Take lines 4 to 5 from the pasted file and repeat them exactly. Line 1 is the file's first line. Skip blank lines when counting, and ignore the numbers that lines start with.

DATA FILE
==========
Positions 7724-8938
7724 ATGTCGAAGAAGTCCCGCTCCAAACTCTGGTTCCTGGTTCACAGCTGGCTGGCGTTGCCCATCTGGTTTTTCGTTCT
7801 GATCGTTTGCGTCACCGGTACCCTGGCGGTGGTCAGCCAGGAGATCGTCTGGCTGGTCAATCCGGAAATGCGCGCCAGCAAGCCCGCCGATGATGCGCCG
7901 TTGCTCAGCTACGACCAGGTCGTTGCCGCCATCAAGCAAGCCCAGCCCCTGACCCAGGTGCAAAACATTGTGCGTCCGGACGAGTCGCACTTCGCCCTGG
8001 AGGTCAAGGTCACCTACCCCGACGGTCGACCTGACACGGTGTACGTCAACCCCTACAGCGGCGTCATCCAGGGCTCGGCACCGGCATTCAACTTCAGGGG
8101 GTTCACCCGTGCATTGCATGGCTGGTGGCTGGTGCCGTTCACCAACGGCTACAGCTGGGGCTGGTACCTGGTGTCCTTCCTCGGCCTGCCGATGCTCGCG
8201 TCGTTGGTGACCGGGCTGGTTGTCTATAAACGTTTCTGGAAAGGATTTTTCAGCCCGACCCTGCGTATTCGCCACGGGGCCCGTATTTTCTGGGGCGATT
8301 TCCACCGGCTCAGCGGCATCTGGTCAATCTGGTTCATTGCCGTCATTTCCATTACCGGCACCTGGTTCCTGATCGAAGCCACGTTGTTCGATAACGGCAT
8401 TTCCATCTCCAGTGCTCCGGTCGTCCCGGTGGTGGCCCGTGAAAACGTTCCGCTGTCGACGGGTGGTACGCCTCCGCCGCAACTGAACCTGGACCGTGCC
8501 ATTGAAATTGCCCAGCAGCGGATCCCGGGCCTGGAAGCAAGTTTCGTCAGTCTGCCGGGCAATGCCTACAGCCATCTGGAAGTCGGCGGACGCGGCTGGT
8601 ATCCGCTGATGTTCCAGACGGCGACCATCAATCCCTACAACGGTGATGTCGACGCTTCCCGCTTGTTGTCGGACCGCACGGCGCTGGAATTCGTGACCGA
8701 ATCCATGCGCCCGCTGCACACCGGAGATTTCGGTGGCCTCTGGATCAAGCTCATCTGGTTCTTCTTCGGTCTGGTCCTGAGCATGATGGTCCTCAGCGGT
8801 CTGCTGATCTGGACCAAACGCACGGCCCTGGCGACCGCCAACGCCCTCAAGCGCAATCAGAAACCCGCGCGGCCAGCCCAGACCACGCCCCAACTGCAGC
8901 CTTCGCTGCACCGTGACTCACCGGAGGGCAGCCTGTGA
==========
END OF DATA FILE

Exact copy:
7901 TTGCTCAGCTACGACCAGGTCGTTGCCGCCATCAAGCAAGCCCAGCCCCTGACCCAGGTGCAAAACATTGTGCGTCCGGACGAGTCGCACTTCGCCCTGG
8001 AGGTCAAGGTCACCTACCCCGACGGTCGACCTGACACGGTGTACGTCAACCCCTACAGCGGCGTCATCCAGGGCTCGGCACCGGCATTCAACTTCAGGGG